$9M Sanctions Against Florida Tobacco Lawyers for Frivolous Claims

On October 18, two Florida lawyers were ordered to pay more than $9 million in sanctions for pursuing over a thousand nonviable claims in tobacco litigation. The four-judge panel for the Middle District of Florida found that Norwood Wilner and Charlie Farah undermined the “integrity and trust” of the judicial process on a “breathtaking scale” by pursuing 1,250 meritless lawsuits.

Of those 1,250 cases, 588 were complaints involving dead plaintiffs, 572 involved plaintiffs who never authorized the attorneys to file lawsuits, 15 were unauthorized, 18 involved plaintiffs who weren’t even smokers, 36 were on behalf of plaintiffs who never lived in Florida, and 28 that were previously adjudicated.

The litigation giving rise to the sanctions arose out of the Engle class action. In 1997, a Florida jury ruled against tobacco companies in Florida state court, finding in favor of the Engle class. The Florida Supreme Court, however, decertified the class and gave the plaintiffs one year to file individual lawsuits. Wilner and Farah filed 3,700 of these individual complaints and eventually reached a $100 million settlement with the tobacco companies. The federal court overseeing the settlement appointed the U.S. Attorney as a special master to investigate the lawyers’ conduct.

The 148-page opinion lambasted the attorneys for violating Fed. R. Civ. P. 11, which authorizes sanctions for filing meritless pleadings, 28 U.S.C. § 1927, which imposes sanctions against lawyers who vexatiously drag out proceedings. Moreover, the attorneys’ conduct appears to have violated numerous rules of the The Florida Bar’s Professional Conduct including, but not limited to the rules that require lawyers to communicate with their clients, file meritorious actions, and conduct themselves with candor toward the tribunal. The court has referred the matter to the The Florida Bar and it remains to be seen how The Florida Bar will proceed.

The immense monetary sanction was the result of the court’s calculation of $6,983.42 per frivolous case, reflecting of the cost of the waste of the court’s resources, plus another  $435,129.12, for the special master’s time. The opinion explains that the sanction was imposed to compensate the public for the waste of public resources resulting from the frivolous lawsuits. Moving forward, the size of the sanction is a warning sign to plaintiffs’ lawyers about filing and maintaining meritless cases.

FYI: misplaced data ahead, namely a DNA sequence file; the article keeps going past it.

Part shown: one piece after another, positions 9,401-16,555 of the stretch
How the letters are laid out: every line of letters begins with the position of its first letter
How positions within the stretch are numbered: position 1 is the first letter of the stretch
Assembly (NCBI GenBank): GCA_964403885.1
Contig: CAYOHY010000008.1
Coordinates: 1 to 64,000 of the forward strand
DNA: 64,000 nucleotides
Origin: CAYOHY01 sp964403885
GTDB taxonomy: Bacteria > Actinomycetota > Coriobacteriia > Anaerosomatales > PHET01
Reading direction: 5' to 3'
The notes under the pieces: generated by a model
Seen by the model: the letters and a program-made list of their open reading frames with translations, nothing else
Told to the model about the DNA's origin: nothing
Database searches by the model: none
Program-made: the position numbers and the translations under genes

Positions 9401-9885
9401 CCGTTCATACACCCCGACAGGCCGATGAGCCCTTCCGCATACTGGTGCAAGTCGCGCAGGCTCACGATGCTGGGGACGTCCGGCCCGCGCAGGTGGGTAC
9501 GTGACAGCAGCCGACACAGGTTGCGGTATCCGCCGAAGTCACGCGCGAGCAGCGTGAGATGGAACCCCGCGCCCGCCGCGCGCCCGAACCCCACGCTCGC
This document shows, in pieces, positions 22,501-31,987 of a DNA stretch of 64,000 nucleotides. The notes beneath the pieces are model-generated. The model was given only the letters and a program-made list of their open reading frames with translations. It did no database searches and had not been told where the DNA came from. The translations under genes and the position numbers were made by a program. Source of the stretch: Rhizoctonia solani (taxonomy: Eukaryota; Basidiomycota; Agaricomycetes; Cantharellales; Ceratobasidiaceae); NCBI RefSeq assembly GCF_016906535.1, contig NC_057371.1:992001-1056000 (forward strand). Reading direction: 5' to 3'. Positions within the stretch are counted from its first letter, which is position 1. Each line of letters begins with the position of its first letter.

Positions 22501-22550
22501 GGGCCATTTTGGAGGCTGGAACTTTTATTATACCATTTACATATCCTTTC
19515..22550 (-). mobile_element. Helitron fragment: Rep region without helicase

Read the full opinion here.

Facebook “Friends” Aren’t Necessarily Real Friends

Florida’s Third District Court of Appeal has decided that a Facebook friendship doesn’t necessarily signify a close relationship warranting automatic disqualification of a judge. The decision allows Miami-Dade Judge Beatrice Butchko to remain on a case in which she is a Facebook “friend” with a lawyer representing a potential witness and potential party in the pending litigation.

In the decision, the court notes its disagreement with another Florida appeals court. In a 2012 decision, the Fifth District Court of Appeal held that a judge had to disqualify himself because he was Facebook friends with the prosecutor.

In its decision, the Third District Court of Appeal emphasized that “some of a member’s Facebook ‘friends’ are undoubtedly friends in the classic sense” and that a relationship between a judge and a lawyer may, under certain circumstances, warrant disqualification. But, the court noted, “[a]n assumption that all Facebook ‘friends’ rise to the level of a close relationship that warrants disqualification simply does not reflect the current nature of this type of electronic social networking.”

Read the full opinion here.